Archives for April 2016 | Intellectual property and business law blog

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Steve O'Donnell, Ph.D. Registered Patent Attorney

Is Kickstarter a use in commerce for a trademark application?

Often a new inventor will ask me about raising funds to get their idea off the ground and sometimes I have them look at Kickstarter. If things go well, it’s a great way of generating some buzz and raising money to get a product into production.

I’ve picked up some pretty cool stuff from Kickstarter… a few packs of Cthulhu playing cards, a vegan cookbook, a multi-charging station that one of the kids smashed, and I’ve tried funding a few things that fizzled out. It’s fun. Take a look at it.

If you want to use Kickstarter to raise money for an invention, you’ll want to talk to a patent attorney first to make sure you don’t endanger your patent rights. Certain public disclosures and come back to haunt you if you’re not prepared.

More commonly though, at least for me, is when someone is getting ready to launch a campaign and want to protect the name of their product with a trademark.

In order to get a federal trademark you have to be using the mark in connection with your product “in commerce.” That means that the mark isn’t just in use, but it’s been used in such a way that crosses state-lines. You see, that action is needed to bring it under control of the federal government through the Constitution’s Commerce Clause. According to the statute, a mark on goods are “in commerce” when:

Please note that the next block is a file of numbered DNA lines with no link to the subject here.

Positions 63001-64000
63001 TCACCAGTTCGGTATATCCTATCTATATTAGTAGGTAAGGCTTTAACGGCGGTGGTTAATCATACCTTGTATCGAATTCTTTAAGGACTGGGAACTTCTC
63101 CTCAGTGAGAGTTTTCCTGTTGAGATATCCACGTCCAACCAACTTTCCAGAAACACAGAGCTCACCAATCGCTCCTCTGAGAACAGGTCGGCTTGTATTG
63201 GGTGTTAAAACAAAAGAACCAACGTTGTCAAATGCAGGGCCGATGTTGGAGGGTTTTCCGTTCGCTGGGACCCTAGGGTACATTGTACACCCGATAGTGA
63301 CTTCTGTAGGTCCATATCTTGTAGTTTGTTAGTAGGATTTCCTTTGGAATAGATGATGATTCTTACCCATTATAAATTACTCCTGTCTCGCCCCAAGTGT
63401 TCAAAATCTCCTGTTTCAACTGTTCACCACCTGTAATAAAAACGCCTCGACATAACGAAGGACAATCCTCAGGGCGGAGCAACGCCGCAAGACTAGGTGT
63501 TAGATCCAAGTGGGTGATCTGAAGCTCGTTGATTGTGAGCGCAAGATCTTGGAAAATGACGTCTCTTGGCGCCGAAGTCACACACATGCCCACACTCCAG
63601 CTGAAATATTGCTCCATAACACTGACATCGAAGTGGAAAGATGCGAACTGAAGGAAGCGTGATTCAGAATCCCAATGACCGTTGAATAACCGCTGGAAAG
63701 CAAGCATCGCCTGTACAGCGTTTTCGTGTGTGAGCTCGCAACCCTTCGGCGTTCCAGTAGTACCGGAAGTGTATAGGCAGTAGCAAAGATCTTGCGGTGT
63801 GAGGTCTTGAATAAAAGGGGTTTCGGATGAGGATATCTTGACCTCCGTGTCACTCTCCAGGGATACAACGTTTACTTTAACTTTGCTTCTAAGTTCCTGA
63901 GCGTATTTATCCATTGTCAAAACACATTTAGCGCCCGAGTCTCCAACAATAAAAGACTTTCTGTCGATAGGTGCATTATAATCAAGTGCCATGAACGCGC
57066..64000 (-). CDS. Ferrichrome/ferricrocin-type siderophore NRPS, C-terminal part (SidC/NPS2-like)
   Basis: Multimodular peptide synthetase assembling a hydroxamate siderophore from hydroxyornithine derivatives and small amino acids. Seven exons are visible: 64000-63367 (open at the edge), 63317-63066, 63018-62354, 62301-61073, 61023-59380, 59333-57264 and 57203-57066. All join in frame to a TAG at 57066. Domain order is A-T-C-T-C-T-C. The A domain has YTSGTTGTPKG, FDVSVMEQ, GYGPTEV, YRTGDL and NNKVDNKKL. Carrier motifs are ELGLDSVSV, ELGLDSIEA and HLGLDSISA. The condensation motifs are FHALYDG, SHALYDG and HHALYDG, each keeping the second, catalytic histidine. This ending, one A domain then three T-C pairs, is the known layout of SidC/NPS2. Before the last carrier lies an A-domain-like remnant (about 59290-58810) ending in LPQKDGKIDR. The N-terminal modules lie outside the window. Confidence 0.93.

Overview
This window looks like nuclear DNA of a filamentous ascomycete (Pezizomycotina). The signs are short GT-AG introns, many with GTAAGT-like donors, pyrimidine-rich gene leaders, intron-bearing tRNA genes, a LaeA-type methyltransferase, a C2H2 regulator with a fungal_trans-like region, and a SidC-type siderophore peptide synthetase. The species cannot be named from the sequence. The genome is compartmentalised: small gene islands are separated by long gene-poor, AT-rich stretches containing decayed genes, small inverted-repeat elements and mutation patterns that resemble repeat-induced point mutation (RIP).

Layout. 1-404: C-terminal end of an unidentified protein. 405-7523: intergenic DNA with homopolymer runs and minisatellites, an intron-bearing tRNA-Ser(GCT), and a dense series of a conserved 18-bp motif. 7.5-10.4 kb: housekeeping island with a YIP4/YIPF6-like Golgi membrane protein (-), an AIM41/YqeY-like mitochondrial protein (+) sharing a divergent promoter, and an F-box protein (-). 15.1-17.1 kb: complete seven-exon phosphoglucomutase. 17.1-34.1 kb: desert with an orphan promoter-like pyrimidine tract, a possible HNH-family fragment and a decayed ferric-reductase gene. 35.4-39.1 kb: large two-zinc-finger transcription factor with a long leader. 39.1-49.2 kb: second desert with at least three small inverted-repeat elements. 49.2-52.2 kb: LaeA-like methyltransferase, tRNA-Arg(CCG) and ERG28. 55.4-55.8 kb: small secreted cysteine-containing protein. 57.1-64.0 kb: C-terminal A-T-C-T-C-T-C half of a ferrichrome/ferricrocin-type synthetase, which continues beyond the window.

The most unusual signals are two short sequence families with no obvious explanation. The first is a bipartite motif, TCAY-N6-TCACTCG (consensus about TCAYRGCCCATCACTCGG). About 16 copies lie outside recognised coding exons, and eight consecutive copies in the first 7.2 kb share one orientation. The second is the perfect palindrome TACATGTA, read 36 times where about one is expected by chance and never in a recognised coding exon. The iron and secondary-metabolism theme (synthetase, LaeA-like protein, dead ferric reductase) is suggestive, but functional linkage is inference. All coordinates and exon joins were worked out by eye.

(A) it is placed in any manner on the goods or their containers or the displays associated therewith or on the tags or labels affixed thereto, or if the nature of the goods makes such placement impracticable, then on documents associated with the goods or their sale, and

(B) the goods are sold or transported in commerce,

The first part, using with the product is easy to understand. If your product is a spiral cutter to make your own curly fries and zoodles (zucchini noodles) at home, and your product name is Quirky Curlies, then slapping the name on the box or the cutter is a proper use. If you don’t have the product ready, so you print the name on t-shirts to try to secure rights to the name, that’s probably not going to cut it.

The second part is a little trickier. Something is sold when an order is placed and presumably paid. Something is transported in commerce when it crosses state-lines. For Kickstarter then, is a pledge a sale, or is it not a sale until the project is fully funded, or if it’s not a sale, does shipping the product across state-lines qualify as a “use in commerce?”

It would probably depend on the specific facts. Some projects are really there to raise the money needed to prototype and get a product made. Others use Kickstarter as more of a sales outlet. If a product is ready to ship, then pledging might be a sale since it’s essentially a done deal, although even then the seller could back out if the project doesn’t get fully funded. I think it’s clear that a product paid for thought Kickstarter and sent across state-lines would satisfy the requirements, but by that time the seller could have someone else copy their product name, and maybe even beat them to registration.

The solution to the problem doesn’t rely on tricks or clever arguments, but is simply to file an “intent to use” application. In that, you lay claim to a trademark even though you’re not using it yet. Essentially, it buys you some time to get the necessary sales accomplished. Then, when the product is shipping and we get a tentative allowance from the trademark examiner, we update the file, the mark issues, and Quirky Curlies becomes a beloved brand name and future sponsor of a college bowl game and I get free tickets for life as your cherished trademark counsel!